MINNEAPOLIS (WCCO) – The southeast is already feeling the impacts of Hurricane Dorian as the powerful category four storm slowly moves north toward Florida. The storm has already done major damage in the Bahamas and is expected to linger off the East Coast for much of this week.

Minnesotans are gearing up to help in the storm’s aftermath.

In a warehouse in Burnsville lie stacks of generators and other equipment, some of which is already in route to a staging ground in Atlanta, waiting to be dispatched wherever it is needed most. It’s all the work of Nechama, a Jewish relief organization that provides hands-on disaster relief for free.

“Chainsaw work, gutting of homes wet materials, helping families go through their belongings,” said Dorothy Maples, of Nechama.

Where Nechama trucks end up depends in part on work done at the National Weather Service in Chanhassen.

On most days, the National Weather Service station sends up two weather balloons to track our weather. For the past few days, they and about 50 other stations east of the Rockies have been sending up two extra balloons to track Dorian.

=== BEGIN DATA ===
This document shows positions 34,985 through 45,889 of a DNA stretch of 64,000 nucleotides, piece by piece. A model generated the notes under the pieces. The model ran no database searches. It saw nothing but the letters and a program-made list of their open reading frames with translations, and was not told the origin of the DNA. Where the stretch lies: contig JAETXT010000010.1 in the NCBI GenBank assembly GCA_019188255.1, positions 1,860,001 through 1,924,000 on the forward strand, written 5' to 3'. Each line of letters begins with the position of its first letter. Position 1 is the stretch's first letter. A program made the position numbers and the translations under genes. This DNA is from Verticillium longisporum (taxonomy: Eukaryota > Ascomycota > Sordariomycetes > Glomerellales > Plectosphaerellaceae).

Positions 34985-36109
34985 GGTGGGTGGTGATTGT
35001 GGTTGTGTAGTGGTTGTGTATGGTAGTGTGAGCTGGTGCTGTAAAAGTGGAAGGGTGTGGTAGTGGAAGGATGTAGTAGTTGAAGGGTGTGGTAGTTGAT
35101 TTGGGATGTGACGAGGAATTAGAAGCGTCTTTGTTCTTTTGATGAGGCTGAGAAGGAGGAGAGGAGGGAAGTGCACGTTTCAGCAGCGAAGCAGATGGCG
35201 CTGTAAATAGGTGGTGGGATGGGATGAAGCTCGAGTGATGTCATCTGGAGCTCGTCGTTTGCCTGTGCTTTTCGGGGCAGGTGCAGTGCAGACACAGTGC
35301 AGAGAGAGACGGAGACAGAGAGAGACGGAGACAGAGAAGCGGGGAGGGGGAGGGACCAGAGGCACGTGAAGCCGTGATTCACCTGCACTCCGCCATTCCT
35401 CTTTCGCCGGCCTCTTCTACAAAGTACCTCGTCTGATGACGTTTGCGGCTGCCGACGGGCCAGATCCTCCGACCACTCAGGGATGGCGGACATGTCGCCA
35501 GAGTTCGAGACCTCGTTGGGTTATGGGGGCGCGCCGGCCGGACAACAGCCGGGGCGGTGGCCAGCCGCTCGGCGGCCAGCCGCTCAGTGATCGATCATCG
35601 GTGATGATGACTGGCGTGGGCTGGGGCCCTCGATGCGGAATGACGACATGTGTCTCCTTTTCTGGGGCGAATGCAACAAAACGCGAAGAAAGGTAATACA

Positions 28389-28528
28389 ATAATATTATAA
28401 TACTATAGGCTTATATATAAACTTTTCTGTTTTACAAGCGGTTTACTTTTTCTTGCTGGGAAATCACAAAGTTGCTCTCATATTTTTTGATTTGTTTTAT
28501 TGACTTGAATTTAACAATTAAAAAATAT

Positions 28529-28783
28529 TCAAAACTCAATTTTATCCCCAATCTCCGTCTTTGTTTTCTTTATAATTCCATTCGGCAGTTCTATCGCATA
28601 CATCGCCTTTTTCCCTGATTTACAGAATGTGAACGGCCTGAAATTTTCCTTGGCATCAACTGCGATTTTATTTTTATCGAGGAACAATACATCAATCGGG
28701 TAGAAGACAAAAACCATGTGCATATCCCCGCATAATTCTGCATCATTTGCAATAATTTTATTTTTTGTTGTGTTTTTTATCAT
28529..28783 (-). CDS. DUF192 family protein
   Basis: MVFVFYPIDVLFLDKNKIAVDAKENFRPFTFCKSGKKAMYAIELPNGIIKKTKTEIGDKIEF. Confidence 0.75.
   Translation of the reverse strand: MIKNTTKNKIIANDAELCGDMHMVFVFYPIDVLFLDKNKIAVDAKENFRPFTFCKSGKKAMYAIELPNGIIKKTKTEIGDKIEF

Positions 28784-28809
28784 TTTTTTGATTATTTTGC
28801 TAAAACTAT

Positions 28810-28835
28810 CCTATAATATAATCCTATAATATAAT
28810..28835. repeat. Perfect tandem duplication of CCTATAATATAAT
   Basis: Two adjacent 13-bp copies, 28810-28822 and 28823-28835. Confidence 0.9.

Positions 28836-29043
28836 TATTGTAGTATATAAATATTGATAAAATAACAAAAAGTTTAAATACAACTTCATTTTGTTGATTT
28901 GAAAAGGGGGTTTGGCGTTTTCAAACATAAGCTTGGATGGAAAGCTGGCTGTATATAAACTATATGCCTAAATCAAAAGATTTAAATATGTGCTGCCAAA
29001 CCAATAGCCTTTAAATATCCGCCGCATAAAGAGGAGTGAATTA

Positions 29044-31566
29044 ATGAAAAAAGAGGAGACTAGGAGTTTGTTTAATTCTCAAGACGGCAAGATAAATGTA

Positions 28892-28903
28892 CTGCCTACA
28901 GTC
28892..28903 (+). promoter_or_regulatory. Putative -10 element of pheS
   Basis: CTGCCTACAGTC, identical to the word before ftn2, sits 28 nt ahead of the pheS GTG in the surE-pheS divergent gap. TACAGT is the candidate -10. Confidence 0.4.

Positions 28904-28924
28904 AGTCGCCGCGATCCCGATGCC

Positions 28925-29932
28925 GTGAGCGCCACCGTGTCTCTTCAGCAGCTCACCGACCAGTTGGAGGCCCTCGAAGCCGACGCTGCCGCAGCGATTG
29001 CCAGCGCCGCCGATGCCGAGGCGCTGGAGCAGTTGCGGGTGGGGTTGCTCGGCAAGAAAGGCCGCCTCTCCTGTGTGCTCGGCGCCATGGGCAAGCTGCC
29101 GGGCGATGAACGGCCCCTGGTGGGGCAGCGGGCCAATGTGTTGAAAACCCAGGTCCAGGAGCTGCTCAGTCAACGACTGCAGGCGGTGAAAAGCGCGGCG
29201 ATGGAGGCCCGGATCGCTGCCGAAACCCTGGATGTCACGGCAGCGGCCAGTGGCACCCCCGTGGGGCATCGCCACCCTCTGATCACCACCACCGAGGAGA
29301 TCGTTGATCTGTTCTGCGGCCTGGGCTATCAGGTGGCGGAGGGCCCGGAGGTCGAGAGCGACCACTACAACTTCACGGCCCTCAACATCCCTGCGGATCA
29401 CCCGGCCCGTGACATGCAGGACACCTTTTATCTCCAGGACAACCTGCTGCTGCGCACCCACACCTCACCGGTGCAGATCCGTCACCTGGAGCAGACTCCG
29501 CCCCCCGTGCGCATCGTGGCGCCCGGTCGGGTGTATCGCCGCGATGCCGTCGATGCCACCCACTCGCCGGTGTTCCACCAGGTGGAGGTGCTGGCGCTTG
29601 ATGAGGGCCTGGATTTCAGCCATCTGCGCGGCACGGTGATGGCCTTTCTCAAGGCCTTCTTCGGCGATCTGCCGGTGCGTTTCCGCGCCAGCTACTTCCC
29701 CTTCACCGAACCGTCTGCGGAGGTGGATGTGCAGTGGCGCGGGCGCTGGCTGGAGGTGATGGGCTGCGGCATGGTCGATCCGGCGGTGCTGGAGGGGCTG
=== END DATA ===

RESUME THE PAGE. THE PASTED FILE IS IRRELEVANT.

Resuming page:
“The winds that determine where this hurricane is going to, they are coming across the Upper Midwest. Weather service offices around the United States are launching up weather balloons to measure what temperature is like, what the wind speed is like so we can get a more accurate picture of where it’s going to go,” said Meteorologist Jake Beitlich, of the National Weather Service.

One of their balloons with its instruments will soar to 100,000 feet, sending back data to Chanhassen desks the moment it takes off.

“Every second a new data point gets transmitted back to us,” Meteorologist Caleb Grunzke said.

As the monster storm churns on, the balloon continues to soar, sending back data in real time.

“It’s just a textbook hurricane, meaning a very well-defined eye wall, strong winds – it’s just a very powerful hurricane,” Beitlich said.

Meteorologists at the National Weather Service will continue to send up extra weather balloons for as long as Hurricane Dorian remains a threat.

Esme Murphy

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